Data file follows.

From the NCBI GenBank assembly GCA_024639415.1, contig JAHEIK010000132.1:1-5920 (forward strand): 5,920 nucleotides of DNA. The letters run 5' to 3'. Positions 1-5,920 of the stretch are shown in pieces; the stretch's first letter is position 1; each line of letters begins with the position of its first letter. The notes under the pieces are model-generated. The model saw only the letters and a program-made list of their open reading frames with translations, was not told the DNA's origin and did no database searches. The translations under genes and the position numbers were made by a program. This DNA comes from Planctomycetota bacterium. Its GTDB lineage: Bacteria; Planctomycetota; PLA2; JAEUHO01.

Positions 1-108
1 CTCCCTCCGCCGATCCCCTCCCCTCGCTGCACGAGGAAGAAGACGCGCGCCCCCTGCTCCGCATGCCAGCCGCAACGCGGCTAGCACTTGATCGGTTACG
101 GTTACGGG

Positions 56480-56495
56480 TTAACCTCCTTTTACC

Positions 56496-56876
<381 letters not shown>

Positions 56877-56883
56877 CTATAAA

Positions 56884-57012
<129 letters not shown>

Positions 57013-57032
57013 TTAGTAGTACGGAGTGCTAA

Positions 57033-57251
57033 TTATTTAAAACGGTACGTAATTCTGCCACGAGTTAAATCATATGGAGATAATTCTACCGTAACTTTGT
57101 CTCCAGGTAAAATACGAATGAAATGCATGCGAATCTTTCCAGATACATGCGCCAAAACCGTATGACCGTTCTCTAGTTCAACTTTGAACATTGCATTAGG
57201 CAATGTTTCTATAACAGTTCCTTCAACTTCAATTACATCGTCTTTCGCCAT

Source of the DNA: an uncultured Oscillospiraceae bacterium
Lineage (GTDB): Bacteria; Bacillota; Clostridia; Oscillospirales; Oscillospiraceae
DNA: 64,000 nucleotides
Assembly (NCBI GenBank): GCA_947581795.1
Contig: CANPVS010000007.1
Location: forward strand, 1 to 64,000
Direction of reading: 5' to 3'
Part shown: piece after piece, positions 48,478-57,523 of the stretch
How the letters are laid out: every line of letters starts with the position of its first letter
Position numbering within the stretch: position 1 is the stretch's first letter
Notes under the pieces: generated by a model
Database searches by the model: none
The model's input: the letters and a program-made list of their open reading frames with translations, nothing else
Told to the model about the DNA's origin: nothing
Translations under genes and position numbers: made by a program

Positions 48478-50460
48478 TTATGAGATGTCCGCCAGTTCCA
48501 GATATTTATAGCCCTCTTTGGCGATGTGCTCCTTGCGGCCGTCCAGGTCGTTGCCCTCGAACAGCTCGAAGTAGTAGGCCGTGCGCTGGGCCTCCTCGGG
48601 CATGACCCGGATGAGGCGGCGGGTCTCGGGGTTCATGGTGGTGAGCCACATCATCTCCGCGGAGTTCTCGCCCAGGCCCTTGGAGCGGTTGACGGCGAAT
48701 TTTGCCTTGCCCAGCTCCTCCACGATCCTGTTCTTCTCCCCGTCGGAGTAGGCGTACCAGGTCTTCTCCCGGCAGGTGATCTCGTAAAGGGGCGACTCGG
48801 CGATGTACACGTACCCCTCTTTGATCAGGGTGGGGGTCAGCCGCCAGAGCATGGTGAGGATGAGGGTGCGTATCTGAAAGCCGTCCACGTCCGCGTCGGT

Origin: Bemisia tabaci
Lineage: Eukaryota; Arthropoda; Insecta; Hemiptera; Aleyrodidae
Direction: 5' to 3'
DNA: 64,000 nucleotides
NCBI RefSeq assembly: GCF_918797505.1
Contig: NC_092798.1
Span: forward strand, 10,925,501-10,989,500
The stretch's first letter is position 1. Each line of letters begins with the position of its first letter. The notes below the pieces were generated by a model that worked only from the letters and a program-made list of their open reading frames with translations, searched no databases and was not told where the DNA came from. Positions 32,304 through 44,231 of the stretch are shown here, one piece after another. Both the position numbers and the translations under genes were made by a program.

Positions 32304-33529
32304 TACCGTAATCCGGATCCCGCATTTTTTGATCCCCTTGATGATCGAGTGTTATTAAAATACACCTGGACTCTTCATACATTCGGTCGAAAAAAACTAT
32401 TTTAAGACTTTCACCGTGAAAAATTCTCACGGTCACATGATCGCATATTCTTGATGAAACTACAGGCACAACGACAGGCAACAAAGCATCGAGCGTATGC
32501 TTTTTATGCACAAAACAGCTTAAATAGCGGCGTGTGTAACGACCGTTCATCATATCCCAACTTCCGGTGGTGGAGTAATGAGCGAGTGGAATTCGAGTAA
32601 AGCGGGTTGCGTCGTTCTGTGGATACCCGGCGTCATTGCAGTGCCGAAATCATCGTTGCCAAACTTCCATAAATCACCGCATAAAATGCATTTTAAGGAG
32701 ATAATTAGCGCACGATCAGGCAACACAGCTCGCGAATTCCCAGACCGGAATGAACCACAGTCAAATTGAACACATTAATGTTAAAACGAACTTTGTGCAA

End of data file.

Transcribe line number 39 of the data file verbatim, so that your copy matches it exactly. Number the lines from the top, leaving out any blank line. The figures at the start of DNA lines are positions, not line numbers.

48801 CGATGTACACGTACCCCTCTTTGATCAGGGTGGGGGTCAGCCGCCAGAGCATGGTGAGGATGAGGGTGCGTATCTGAAAGCCGTCCACGTCCGCGTCGGT